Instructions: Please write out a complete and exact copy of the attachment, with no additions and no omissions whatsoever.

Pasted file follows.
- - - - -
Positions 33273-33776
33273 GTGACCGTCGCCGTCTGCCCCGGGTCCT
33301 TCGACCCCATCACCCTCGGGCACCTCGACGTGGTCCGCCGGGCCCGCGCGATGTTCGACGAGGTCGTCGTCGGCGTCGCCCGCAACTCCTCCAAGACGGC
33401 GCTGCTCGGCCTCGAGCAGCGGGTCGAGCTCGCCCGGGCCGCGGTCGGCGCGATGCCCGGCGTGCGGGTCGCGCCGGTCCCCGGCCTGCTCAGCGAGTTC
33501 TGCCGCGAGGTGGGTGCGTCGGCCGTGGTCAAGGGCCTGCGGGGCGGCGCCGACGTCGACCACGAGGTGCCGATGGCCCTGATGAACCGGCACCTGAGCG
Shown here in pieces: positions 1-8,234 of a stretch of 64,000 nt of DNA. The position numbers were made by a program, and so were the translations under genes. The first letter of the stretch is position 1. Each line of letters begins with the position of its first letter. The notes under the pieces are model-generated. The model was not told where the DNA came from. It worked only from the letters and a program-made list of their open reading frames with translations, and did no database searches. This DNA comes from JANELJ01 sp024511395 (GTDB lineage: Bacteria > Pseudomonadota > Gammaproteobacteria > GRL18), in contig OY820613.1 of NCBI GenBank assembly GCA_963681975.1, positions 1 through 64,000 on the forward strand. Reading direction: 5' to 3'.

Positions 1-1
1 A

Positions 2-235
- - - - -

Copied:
Positions 33273-33776
33273 GTGACCGTCGCCGTCTGCCCCGGGTCCT
33301 TCGACCCCATCACCCTCGGGCACCTCGACGTGGTCCGCCGGGCCCGCGCGATGTTCGACGAGGTCGTCGTCGGCGTCGCCCGCAACTCCTCCAAGACGGC
33401 GCTGCTCGGCCTCGAGCAGCGGGTCGAGCTCGCCCGGGCCGCGGTCGGCGCGATGCCCGGCGTGCGGGTCGCGCCGGTCCCCGGCCTGCTCAGCGAGTTC
33501 TGCCGCGAGGTGGGTGCGTCGGCCGTGGTCAAGGGCCTGCGGGGCGGCGCCGACGTCGACCACGAGGTGCCGATGGCCCTGATGAACCGGCACCTGAGCG
Shown here in pieces: positions 1-8,234 of a stretch of 64,000 nt of DNA. The position numbers were made by a program, and so were the translations under genes. The first letter of the stretch is position 1. Each line of letters begins with the position of its first letter. The notes under the pieces are model-generated. The model was not told where the DNA came from. It worked only from the letters and a program-made list of their open reading frames with translations, and did no database searches. This DNA comes from JANELJ01 sp024511395 (GTDB lineage: Bacteria > Pseudomonadota > Gammaproteobacteria > GRL18), in contig OY820613.1 of NCBI GenBank assembly GCA_963681975.1, positions 1 through 64,000 on the forward strand. Reading direction: 5' to 3'.

Positions 1-1
1 A

Positions 2-235